“a read out of ‘time’ and ‘place’”
I like my books two ways; the quick enjoyable read that leaves you breathless and satisfied. The second is a book that makes me understand the characters, their places, plot placement and personality. It may take longer to finish the book, but the work as a reader that goes into it is just a satisfying. Himself is of the second type of read for me, rereading some passages in Himself allowed me the satisfaction of not putting the book down as the plot lines and timelines converged.
The book is about a boy (Mahoney) and a girl (Orla), the boy is alive and girl sadly is not; the boy is looking for the girl. Set in Ireland in Mulderigg in the 50’s and the 70’s, it’s the hometown of the girl and birthplace of the boy. The shifting narratives of the past, the present, and the past in the present pull you into each time capsule and at times makes you sad that the author has pulled you out – seemly to make sure you don’t know more than you should at that moment. It’s OK though, because as you adjust to the next capsule of time it takes little effort as the reader before you pulled in that as well.
Mahoney sets off a series of spiritual storms as soon as he enters Mulderigg; the spirits take notice of him from his first step out of the cab that delivers him to Kerrigan’s, the local pub. There is a cast of characters in the story, they really are characters as in Himself, Kidd injects colour into the town through those that have lived and will likely die there. The only people that see Mahoney for what he might become, the great disrupter, are those that came to Mulderigg, not by birth, but by choice. There is Mrs. Cauley, the towns theatre star and Father Quinn, who needs the eccentricities of Mrs. Cauley’s productions for raise money for the parish but would gladly see her and Mahoney run out of his town.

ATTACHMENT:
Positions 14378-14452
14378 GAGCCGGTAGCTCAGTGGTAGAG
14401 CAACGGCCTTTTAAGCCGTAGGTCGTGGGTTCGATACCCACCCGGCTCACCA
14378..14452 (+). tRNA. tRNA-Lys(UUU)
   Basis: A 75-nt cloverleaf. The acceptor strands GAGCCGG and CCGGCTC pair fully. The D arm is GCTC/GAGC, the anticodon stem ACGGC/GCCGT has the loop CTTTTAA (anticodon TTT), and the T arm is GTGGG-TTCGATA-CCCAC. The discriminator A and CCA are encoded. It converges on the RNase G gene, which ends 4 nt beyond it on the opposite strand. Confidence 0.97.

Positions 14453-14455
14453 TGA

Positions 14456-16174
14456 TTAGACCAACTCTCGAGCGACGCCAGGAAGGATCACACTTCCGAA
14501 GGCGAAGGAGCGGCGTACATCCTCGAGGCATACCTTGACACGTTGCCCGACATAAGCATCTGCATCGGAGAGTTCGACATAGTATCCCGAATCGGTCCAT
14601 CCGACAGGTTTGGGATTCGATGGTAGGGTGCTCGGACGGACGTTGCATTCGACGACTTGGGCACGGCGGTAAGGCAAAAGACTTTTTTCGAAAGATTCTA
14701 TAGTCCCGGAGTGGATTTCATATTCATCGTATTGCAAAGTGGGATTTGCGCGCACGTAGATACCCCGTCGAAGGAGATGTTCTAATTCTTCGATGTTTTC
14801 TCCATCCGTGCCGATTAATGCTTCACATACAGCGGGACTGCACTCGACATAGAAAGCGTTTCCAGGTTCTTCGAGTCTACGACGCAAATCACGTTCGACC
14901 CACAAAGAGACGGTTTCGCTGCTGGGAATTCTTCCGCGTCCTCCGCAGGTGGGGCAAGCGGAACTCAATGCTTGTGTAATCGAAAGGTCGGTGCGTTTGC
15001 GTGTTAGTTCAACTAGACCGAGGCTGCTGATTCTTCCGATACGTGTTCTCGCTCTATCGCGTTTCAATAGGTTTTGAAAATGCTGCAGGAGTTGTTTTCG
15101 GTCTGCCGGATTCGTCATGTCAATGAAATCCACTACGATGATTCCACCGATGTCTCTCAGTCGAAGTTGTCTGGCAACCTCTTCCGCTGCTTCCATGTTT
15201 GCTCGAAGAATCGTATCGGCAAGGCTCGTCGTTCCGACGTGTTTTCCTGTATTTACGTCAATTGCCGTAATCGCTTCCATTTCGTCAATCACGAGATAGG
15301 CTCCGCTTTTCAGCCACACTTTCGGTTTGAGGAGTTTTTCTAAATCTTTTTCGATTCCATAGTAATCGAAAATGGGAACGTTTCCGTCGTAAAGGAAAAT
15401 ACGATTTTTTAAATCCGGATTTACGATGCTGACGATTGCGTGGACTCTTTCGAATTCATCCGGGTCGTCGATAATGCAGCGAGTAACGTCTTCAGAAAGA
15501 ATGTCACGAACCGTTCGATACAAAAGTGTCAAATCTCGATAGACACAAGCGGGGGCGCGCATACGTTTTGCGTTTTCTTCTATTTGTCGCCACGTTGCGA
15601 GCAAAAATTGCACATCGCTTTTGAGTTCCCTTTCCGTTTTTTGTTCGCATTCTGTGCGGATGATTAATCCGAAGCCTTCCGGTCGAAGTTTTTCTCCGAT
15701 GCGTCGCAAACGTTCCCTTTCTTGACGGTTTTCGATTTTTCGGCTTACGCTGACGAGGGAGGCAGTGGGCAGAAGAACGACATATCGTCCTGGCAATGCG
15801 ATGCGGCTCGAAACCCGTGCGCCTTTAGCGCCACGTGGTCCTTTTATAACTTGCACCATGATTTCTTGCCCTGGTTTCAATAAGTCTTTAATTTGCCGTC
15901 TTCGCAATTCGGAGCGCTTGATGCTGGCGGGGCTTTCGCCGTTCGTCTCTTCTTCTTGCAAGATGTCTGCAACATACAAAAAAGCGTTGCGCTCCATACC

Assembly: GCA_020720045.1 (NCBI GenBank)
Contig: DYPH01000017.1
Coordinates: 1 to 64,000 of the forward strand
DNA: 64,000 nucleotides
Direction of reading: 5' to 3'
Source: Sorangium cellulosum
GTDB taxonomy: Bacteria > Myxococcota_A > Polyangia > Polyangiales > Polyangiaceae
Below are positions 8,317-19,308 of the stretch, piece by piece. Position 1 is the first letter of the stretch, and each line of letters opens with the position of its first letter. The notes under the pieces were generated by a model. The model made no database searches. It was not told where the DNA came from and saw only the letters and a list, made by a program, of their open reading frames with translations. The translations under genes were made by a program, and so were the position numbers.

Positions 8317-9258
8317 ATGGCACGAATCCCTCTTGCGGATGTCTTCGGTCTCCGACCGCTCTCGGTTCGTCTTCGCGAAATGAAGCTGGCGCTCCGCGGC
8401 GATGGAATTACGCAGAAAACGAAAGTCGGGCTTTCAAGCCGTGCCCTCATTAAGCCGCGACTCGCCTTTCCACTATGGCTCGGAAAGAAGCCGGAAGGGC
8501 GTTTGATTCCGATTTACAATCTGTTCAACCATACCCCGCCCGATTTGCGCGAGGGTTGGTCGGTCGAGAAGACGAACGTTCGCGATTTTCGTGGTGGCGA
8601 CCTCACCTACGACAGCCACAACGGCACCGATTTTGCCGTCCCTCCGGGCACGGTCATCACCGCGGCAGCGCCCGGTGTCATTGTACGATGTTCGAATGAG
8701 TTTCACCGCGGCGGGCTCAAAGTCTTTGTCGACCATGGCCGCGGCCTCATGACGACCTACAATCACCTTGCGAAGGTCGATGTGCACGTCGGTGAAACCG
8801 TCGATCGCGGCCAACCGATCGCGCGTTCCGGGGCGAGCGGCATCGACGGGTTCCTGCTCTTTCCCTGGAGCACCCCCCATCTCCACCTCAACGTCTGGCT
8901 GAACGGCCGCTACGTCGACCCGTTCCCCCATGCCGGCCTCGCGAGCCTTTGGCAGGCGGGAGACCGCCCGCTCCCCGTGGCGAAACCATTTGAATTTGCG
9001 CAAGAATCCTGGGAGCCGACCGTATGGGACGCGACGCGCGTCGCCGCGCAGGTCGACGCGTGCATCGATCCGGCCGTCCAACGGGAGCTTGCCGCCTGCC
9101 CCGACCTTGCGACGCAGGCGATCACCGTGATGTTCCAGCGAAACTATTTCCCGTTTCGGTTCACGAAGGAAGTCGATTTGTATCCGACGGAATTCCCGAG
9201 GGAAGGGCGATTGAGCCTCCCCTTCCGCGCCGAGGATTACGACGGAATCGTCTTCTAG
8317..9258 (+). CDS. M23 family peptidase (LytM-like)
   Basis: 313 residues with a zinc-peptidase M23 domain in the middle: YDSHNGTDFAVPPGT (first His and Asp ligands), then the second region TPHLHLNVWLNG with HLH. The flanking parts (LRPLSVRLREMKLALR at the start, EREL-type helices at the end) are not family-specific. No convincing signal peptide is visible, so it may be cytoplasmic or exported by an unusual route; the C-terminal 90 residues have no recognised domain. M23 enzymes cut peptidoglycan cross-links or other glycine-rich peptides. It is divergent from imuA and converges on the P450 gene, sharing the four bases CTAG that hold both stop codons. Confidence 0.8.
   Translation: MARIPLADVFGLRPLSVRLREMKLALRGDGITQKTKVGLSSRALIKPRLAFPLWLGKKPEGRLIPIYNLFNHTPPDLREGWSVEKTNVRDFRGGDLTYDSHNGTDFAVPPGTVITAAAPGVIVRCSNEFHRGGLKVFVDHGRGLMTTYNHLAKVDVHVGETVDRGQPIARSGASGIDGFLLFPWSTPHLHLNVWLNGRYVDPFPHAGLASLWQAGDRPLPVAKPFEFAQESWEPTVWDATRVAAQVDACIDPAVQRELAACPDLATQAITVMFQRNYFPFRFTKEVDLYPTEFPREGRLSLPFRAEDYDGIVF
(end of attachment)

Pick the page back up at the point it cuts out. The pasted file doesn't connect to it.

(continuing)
The towns’ folk relish any opportunity to have something more than their daily lives take over their imaginations and their time. Their lives all travel separate paths until Mahoney comes into town and like a storm approaching, no one can be as prepared as they want to be when it hits. Using the vehicle of an annual theatrical presentation that is the only real fundraising event for the local parish church, Mrs. Cauley initiates and runs her investigation in a manner that would make Agatha Christie proud. Mrs. Cauley is determined to find out how Mahoney’s mother disappeared and by whose hands it happened.
The real charm in the story is how Kidd writes and brings the spirits of the dead alive and gives them a freedom of movement that would make the living envious. The writing was lively and I found myself looking forward to reading the next passage that has Mahoney observing with the spirits. Kidd writes for the spirits in a manner that there are no limits to what or how the ghosts could move around and influence Mahoney, for only Mahoney has the privilege of seeing them.
Himself is a very enjoyable read, it’s an escape in time and into magic where the humans and worldly spirits reside, not always peacefully.
Himself is Jess Kidd’s first novel and if you read her bio on www.jesskidd.com, she also ambitious with her second, third and fourth books all in one stage of composition completion. Himself is available in Canada on March 21, 2017 and is published through Simon and Schuster. Thanks to Simon and Schuster for the opportunity to read and review Himself.
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